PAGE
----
‘Earth Is Not Room Enough’ sounds pretty fancy-free and upbeat, as openers go, until you get to listening for the lyrics. "Cyanide pills dropped in an acid bath / Froth forms a cloud as deadly as death’s own staff / Lungs start to burst trying to hold your breath" – hey, Eighties thrash metal was great, wasn’t it? Overall, the mood isn’t quite as toxically bleak as Split, largely because McPhee has got his sense of humour back. Who Will Save The World? – The Mighty Groundhogs! has a comic book-style sleeve drawn by Neal Adams, a giant of the form who worked for both DC and Marvel, and a song entitled ‘Bog Roll Blues’ in which McPhee considers the rarely-pondered plight of public lavatory paper. He thinks about cottaging quite a bit during this song. That said, the album title alludes to its broad theme, that of a planet heading for man-made destruction due to the greed and myopia of its inhabitants. An instrumental guitar churn through ‘Amazing Grace’ is pitched with the same heavy irony of Hendrix’s ‘Star-Spangled Banner’.

Musically speaking, much light shines through the despair thanks to the keyboard parts and McPhee’s electric-folksy fingerpicking, used winningly on ‘Wages Of Peace’ and ‘Death Of The Sun’, whose guitar breaks remind me of the earlier REM albums. Then there’s ‘The Grey Maze’, which ends the album and lasts over ten minutes. It is upbeat, starting off at a boogie-ish tempo, but the guitar yowl and cro-magnon drumming quickly start to sound so fried – if only through repetition – that a sort of darkness falls. Actually, I’ll tell you exactly what this pretty much blueprinted: ‘Reoccurring Dreams’, the frighteningly OTT 14-minute instrumental on Hüsker Dü’s Zen Arcade. ‘The Grey Maze’ isn’t quite as fucked as that, but it’s close; you suspect that the Groundhogs had wanted to put something like this on wax for a while.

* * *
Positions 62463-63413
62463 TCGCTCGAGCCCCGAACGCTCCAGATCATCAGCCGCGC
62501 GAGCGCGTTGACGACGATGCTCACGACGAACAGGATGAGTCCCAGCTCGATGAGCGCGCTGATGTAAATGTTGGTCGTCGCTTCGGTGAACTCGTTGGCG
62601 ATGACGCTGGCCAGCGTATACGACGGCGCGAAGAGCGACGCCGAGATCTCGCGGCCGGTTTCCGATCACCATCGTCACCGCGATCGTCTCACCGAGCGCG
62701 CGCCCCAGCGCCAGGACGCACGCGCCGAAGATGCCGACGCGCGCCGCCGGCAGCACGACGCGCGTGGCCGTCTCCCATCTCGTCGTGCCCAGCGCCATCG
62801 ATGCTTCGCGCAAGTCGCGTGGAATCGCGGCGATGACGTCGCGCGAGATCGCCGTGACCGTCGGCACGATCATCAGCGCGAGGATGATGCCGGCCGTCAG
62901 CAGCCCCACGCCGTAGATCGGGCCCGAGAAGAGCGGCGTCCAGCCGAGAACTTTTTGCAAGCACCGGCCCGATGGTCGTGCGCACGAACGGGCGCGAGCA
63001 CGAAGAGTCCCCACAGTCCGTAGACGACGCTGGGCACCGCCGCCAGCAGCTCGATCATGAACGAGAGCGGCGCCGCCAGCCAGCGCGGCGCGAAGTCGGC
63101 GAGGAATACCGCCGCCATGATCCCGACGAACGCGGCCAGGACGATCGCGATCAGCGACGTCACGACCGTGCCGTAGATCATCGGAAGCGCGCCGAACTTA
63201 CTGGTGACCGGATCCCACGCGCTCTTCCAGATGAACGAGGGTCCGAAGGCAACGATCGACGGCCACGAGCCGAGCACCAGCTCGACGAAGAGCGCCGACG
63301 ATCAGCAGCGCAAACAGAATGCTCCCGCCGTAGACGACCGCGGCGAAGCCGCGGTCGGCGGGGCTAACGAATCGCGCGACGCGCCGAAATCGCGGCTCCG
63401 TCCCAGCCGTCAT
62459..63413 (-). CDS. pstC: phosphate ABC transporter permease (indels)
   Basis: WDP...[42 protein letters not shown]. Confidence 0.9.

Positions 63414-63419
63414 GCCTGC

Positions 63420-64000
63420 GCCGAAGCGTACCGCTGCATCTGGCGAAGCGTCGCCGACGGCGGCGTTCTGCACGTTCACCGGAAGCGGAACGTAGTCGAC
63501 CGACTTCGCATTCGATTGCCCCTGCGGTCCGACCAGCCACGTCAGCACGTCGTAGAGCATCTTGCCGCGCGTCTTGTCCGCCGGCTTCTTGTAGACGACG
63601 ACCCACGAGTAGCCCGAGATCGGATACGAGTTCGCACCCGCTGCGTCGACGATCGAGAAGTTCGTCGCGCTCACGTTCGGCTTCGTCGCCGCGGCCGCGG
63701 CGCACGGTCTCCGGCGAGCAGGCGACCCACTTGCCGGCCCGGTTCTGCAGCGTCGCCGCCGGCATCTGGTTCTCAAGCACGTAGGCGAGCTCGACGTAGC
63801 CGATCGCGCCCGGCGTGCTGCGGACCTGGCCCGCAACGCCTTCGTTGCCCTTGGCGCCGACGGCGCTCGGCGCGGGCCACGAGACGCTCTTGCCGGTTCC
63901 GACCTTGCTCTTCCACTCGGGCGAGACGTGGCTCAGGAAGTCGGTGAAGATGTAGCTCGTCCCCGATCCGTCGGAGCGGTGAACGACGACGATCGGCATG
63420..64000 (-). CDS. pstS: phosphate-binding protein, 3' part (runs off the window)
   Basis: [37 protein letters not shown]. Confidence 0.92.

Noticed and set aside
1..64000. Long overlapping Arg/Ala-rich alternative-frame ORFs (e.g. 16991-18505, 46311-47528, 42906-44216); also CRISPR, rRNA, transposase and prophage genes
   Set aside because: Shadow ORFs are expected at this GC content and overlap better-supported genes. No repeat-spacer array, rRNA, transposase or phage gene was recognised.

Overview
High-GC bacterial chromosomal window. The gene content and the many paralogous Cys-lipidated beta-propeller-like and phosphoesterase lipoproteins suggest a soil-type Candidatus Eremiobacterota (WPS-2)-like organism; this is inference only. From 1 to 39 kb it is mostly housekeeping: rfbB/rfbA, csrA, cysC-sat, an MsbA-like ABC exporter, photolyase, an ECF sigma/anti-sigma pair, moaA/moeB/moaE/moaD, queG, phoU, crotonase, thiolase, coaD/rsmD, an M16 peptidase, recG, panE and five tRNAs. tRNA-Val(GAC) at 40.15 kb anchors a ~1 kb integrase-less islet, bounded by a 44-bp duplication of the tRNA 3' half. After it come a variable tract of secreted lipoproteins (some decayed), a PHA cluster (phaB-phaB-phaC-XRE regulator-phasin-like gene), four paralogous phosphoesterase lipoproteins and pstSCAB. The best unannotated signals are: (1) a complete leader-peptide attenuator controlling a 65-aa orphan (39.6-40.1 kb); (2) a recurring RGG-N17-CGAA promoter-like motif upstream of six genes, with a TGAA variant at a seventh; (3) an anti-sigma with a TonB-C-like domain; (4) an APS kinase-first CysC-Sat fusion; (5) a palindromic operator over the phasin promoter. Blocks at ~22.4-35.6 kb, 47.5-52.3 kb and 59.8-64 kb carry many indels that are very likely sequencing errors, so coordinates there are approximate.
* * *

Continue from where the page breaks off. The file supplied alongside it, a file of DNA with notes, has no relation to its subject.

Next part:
There is a large back catalogue after these five albums: some credited to Groundhogs, some to Tony McPhee or some variation thereof. (The sixth, 1976’s Solid, is accurately named.) However, it’s not just the convenience of the band leaving the Liberty label after Who Will Save… that make this a choice encapsulation. It was the last album featuring Ken Pustelnik’s drumming, a lineup switchup which began a procession of dozens of member alterations; from here on in, it’s McPhee’s gig even more than it was before, unless you’re talking about Pustelnik and bassist Pete Cruikshank’s time as The Groundhogs Rhythm Section, with various folks filling in for McPhee. They might have needed it for bill-paying purposes, but no-one else does. This here is what they need.